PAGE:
A researcher at The University of Alabama was part of a new study that provides further evidence in support of a controversial hypothesis that a group of marine animals commonly called comb jellies were the first to break away from all other animals, making it the oldest surviving animal lineage.
Dr. Kevin M. Kocot, UA assistant professor in biological sciences and curator of invertebrate zoology in the Alabama Museum of Natural History, is a co-author on a paper published in Nature Ecology & Evolution that outlines the findings.
The work was led by Dr. Nathan Whelan as a post-doctoral researcher in the lab of Dr. Ken Halanych, professor of biological sciences at Auburn University and director of Molette Biology Laboratory for Environmental and Climate Change Studies.
Comb jellies, whose scientific name is Ctenophora, are a group of invertebrates who swim with rows of cilia, often referred to as combs. Found worldwide, they are a crucial part of marine food chains.
Ctenophores comprise approximately 200 described species with complicated and unresolved relationships among the various lineages. Additionally, ctenophores are a diverse group with numerous physiological and ecological differences among species.
By sequencing active genes (transcriptomes) from 27 different species of comb jellies spanning the diversity of the group and conducting genome-scale phylogenetic analyses, the research team reconstructed the evolutionary history of the group and inferred the evolution of key ctenophore characters.
Using a molecular clock analysis, the team found that comb jellies split off from other animals 88 to 350 million years ago, much earlier than previously suspected. The analysis supports the conclusion that comb jellies, not the simpler sponges, are the sister group to all other animals.
"Taken together, these results have important implications for our understanding of early animal evolution and provide insight into a poorly-known but fascinating group of marine invertebrates," Kocot said.
Morphologically simple animals, sponges lack nerves, muscles, and perhaps even true tissues, but, despite evolutionary simplicity, it is possible sponges evolved from a more complex animal, simplifying secondarily.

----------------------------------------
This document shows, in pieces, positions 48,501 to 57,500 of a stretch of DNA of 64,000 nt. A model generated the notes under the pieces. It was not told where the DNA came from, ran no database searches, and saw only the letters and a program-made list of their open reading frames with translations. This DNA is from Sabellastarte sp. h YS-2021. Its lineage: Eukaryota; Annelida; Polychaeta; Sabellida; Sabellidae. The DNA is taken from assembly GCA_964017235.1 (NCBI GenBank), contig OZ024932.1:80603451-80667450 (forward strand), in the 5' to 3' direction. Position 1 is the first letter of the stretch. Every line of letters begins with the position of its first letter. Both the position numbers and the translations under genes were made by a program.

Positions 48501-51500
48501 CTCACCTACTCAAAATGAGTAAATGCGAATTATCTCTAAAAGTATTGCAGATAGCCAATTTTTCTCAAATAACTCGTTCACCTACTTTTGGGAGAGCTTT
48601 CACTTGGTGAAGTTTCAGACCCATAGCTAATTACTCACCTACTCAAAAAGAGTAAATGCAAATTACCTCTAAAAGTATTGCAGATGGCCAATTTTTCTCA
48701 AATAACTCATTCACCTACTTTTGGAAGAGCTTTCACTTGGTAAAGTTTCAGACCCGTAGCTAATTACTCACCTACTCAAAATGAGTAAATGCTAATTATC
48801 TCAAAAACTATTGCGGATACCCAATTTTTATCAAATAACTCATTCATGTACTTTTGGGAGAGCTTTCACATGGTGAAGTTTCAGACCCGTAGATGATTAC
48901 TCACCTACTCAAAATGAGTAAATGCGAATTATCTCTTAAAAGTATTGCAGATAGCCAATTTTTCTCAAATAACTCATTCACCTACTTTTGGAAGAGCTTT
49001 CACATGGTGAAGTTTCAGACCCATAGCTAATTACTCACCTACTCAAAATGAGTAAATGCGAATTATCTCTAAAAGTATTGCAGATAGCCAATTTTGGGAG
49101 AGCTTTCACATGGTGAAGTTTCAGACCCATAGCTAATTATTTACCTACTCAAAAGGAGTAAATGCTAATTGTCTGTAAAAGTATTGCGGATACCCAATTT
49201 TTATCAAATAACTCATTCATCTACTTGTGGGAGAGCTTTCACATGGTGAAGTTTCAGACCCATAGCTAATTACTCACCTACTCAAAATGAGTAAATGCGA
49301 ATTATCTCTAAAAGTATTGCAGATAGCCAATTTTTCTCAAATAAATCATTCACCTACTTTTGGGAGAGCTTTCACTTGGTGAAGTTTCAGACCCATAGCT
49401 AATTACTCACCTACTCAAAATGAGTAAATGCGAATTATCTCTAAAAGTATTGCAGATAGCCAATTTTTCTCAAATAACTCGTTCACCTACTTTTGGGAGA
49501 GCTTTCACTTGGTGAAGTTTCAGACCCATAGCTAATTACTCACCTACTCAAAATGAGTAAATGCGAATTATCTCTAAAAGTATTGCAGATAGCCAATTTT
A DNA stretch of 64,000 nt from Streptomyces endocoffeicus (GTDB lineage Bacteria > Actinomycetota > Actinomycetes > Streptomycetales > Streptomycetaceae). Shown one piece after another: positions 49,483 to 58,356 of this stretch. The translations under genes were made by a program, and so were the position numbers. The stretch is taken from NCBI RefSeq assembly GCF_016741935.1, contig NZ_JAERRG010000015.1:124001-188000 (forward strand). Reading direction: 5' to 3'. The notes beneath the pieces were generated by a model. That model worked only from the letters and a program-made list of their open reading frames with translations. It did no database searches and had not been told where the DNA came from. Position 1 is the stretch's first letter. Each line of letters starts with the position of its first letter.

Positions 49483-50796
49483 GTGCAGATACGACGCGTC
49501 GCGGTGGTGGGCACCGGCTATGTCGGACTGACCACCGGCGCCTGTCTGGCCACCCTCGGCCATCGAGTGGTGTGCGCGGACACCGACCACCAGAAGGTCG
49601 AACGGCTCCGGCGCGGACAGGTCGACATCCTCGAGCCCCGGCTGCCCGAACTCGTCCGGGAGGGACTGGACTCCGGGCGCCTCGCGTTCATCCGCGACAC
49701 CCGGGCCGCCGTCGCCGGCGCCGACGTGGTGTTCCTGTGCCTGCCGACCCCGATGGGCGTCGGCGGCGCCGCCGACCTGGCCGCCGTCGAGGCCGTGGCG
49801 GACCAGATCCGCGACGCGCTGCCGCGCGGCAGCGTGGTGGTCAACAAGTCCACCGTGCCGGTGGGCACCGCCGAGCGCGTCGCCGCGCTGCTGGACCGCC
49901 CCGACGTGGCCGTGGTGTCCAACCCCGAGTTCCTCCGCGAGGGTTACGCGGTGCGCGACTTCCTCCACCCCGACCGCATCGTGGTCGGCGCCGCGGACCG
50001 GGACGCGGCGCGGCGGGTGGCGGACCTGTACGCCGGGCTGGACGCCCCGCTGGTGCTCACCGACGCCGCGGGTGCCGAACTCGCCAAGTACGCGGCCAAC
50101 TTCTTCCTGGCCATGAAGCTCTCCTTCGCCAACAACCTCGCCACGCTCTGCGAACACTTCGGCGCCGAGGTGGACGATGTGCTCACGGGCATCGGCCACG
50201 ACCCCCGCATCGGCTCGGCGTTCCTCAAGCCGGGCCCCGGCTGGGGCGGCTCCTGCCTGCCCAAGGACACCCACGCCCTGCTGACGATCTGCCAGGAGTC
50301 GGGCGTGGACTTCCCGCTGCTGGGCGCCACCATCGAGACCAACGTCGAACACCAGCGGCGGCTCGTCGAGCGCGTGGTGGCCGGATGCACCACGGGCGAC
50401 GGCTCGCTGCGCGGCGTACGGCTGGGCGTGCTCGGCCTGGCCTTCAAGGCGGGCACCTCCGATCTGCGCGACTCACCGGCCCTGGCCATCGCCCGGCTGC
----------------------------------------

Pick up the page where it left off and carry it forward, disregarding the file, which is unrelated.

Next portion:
"If sponges are secondarily simplified, it means they are probably kind of weird, and may not tell us as much about ourselves as we previously thought," Kocot said.
It is also possible sponges represent the ancestral morphology of animals and that ctenophores independently derived complex characters such as nerves and muscles. Previous research by this team published in Nature in 2014 showed that comb jellies pattern their nervous system using different genes than other animals, a result some have interpreted as evidence for independent evolution of neurons in this group.
"We were surprised to discover just how different the early evolution of animals is compared to what has been traditionally assumed," said Halanych. "We found interesting and major changes in lifestyle, including feeding habits and habitat preferences, with some animals being benthic and others pelagic.
"Understanding relationships within ctenophores, or comb jellies, is paramount to understanding some of the important features found in early animals, such as the evolution of the nervous system and muscles. Interestingly, the earliest branching ctenophore began developing muscles like those found in bilateral animals."
Whelan earned his doctorate in biological sciences from UA in 2013 and is now the director of U.S. Fish and Wildlife Service's Southeast Conservation Genetics Lab.
"Our work for this project reveals important patterns about early animal evolution and begins to unravel mysteries surrounding the diversity of comb jellies," Whelan said. "By adding new data and continuing to challenge conventional wisdom, we have obtained much stronger results than in the past."
The team also included the lab of Dr. Leonid Moroz, distinguished professor of neuroscience, genetics, biology and chemistry at the University of Florida.
"Comb jellies are extremely fragile marine organisms," said Moroz. "Most of them can only be studied within their natural habitats. Thus, we must find them, perform experiments on a ship, make samples, and even sequence in open oceans, sometimes thousands of miles offshore.
"Every collection is an adventure by itself—from cold Antarctica to hot equatorial seas—to understand how Mother Nature made muscles and neurons in these creatures independently from the rest of animals. A fun job for a neuroscientist, and everyone, indeed!"
The paper, "Ctenophore relationships and their placement as the sister group to all other animals," appears online and will be published in an upcoming issue of Nature Ecology & Evolution.
More information: Nathan V. Whelan et al. Ctenophore relationships and their placement as the sister group to all other animals, Nature Ecology & Evolution (2017). DOI: 10.1038/s41559-017-0331-3
Provided by: University of Alabama in Tuscaloosa